My own personal Best Picture Oscar party


So for the first time ever, I decided to view all the Academy Awards’ Best Picture nominees. Here’s how they shook out.

But first, some context. I am not particularly impressed with what tends to impress the Academy. For me, intelligent, entertaining popcorn fare such as “Captain America: The Winter Soldier” or “Edge of Tomorrow” represent what’s exceptional about American cinema more than the art-house affairs the Academy prefers. That’s not to say I dislike these movies — I like them quite a bit. They’re just not … exceptional.

All right. On with the list.

8. Boyhood


Its audacious approach to casting — using the same 1/2 dozen or so primary actors across about a decade of filming — is why it’s here, elevating a merely competent film to excellence. It’s a fine film, but a bit too leisurely and pedestrian.

7. The Theory of Everything


It’s a good, warm biopic, showing the softer side of famed professor Stephen Hawking. Lead actor Eddie Redmayne’s Best Actor award is well-earned. But biopics like these are a bit too standard.

6. American Sniper


Great film, if full of many of the usual war film tropes. But it stumbles in my countdown by feeling a little long despite not actually being long. Title character Chris Kyle’s stateside rehabilitation gets short shrift in favor of the more formulaic war scenes and makes the whole film less than it might’ve been otherwise.

5. The Imitation Game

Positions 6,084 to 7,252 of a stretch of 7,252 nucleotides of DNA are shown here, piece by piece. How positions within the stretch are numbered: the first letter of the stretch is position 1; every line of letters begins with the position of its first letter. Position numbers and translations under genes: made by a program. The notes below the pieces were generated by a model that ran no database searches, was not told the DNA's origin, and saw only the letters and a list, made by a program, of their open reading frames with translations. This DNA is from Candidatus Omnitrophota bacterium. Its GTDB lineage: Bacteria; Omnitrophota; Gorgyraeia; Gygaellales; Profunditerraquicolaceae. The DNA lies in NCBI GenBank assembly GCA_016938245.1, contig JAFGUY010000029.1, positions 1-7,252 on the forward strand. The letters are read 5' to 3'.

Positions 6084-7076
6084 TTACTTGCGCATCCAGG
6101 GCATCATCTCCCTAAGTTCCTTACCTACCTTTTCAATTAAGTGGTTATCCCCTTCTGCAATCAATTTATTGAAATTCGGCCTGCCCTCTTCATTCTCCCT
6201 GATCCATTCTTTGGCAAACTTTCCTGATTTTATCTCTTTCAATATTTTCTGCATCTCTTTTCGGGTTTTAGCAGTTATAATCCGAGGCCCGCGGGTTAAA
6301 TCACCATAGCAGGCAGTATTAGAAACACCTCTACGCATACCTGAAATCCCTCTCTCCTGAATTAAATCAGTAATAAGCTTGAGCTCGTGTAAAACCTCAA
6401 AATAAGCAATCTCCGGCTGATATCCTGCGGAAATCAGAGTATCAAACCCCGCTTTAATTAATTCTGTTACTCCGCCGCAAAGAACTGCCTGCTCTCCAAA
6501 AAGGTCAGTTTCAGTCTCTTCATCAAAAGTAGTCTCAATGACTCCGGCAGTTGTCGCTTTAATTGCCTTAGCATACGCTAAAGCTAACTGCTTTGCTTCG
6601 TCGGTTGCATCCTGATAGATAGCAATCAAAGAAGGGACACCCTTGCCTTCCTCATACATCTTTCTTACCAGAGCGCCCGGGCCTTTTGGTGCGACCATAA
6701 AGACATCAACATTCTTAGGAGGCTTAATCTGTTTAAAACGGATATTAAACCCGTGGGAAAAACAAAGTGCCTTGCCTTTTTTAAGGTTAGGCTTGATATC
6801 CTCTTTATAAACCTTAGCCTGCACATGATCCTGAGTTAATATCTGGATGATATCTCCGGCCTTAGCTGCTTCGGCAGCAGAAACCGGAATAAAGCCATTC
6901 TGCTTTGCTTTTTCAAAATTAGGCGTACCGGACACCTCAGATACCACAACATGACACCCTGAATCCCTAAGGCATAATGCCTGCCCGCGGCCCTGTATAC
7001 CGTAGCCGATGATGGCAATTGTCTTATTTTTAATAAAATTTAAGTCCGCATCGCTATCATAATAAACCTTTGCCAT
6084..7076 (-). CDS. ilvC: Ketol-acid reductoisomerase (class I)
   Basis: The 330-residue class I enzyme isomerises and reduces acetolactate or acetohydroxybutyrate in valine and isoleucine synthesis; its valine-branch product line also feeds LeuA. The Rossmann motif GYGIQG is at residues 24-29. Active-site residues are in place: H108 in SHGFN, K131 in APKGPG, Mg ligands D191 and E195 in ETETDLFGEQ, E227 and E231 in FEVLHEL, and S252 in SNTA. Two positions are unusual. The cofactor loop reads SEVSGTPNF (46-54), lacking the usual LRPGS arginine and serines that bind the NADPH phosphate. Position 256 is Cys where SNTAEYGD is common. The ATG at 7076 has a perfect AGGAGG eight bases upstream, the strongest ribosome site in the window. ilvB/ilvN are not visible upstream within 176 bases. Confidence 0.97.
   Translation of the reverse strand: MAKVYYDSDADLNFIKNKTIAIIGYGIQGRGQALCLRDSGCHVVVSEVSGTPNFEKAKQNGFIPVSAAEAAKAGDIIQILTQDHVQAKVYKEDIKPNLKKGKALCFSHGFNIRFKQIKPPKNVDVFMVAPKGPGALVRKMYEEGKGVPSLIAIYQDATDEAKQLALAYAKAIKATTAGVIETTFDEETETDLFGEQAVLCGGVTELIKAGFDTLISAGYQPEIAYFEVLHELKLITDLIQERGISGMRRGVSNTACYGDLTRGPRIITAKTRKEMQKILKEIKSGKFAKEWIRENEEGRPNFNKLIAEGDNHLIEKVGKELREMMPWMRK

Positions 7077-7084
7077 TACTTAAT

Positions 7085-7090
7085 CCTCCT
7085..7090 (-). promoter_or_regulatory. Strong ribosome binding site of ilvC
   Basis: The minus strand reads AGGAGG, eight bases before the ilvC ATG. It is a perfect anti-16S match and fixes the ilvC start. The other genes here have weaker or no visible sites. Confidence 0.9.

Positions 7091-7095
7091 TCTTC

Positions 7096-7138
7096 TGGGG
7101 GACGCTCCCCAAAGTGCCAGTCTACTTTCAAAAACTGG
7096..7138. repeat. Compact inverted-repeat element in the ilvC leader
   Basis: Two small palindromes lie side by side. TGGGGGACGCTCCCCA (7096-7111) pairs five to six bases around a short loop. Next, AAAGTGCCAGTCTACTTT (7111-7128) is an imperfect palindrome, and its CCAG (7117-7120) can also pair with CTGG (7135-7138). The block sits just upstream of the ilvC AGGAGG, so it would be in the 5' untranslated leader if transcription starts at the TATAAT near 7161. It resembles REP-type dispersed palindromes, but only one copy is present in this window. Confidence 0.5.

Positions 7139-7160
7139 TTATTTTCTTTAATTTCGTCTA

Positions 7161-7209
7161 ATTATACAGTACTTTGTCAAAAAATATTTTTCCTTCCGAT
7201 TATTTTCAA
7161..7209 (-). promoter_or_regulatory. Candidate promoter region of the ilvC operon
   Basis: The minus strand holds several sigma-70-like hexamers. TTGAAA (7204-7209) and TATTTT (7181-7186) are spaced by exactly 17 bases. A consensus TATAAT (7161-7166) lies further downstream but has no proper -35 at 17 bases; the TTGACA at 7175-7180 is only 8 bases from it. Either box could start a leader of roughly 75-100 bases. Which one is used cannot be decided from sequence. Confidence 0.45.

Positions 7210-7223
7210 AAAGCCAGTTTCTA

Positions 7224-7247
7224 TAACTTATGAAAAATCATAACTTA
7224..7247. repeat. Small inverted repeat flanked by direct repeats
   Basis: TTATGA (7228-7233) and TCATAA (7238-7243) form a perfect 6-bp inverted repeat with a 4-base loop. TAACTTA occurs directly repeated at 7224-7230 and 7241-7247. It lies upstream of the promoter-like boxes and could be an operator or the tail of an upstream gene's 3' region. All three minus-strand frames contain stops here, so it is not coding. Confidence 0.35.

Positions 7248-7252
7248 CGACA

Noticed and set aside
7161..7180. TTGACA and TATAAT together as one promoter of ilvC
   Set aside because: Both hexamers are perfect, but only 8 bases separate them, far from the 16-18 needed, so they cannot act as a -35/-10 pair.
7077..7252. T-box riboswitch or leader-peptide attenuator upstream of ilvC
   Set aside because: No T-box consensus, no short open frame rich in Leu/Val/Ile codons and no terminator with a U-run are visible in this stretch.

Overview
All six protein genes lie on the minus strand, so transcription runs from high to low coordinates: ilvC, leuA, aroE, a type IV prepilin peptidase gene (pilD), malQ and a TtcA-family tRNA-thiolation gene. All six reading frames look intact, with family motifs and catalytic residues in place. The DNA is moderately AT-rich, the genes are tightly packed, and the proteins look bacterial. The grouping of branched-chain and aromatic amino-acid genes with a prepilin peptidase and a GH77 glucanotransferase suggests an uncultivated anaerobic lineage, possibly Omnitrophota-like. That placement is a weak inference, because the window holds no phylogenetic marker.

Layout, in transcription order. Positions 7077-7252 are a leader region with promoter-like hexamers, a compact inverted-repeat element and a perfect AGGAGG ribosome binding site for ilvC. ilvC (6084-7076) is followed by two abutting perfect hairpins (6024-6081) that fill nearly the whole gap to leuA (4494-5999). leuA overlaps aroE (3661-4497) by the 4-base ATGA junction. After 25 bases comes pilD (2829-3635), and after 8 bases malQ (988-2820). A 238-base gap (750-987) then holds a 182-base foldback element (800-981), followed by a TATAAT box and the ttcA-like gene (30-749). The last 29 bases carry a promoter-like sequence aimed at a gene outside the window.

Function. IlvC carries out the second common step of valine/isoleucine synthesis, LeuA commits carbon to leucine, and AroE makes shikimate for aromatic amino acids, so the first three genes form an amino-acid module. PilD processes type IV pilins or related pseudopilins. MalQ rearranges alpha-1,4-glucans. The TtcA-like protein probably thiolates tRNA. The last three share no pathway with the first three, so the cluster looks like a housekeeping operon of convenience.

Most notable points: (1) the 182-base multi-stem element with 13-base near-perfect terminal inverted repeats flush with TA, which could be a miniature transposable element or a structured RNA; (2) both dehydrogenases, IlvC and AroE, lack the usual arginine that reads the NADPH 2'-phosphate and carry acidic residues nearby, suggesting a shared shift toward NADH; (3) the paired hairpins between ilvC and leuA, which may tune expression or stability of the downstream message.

Solid combo of biopic and social commentary with a great performance by Benedict Cumberbatch. It unfortunately shortchanges the story of Alan Turing’s persecution in favor of the admittedly more compelling war story.

4. Selma


So powerful, and so honest. It does what Spielberg’s “Lincoln” did as well by focusing on one aspect of a long and complex social issue. My being a black man born from members of the last generation to endure Jim Crow made this film resonate all the greater. The fact that it was so well made only solidifies its position on the list.

3. The Grand Budapest Hotel


I actually have to dock this film a few points because it’s just another Wes Anderson movie: Quirky, watchable, outrageous. Nothing special other than the fact that it IS another Wes Anderson movie, and one where he’s at the absolute top of his game. Great fun.

2. Birdman or [The Unexpected Virtue of Ignorance]


Visually inventive with its edited-as-a-single-shot presentation, but the story was a little obtuse. After a killer setup as a foil to Michael Keaton’s protagonist, Ed Norton just vanishes, one of several aspects that just don’t quite pay off by the time the enigmatic ending arrives. I wanted to love this movie and it wouldn’t quite let me.

1. Whiplash

Whiplash - 2014 - tt2582802 - Poster

Well-shot, acted and written from start to finish, this film crackles with energy. A complex character study that harrows the viewer, it has one of the best endings I’ve ever seen. Believe the hype: J.K. Simmons didn’t get his Best Supporting Oscar as a “lifetime achievement” gimme, he straight takes it like his character takes the legs out from under his student-victims. Fantastic movie and, for my money, the ACTUAL Best Picture of the Oscar nominees.


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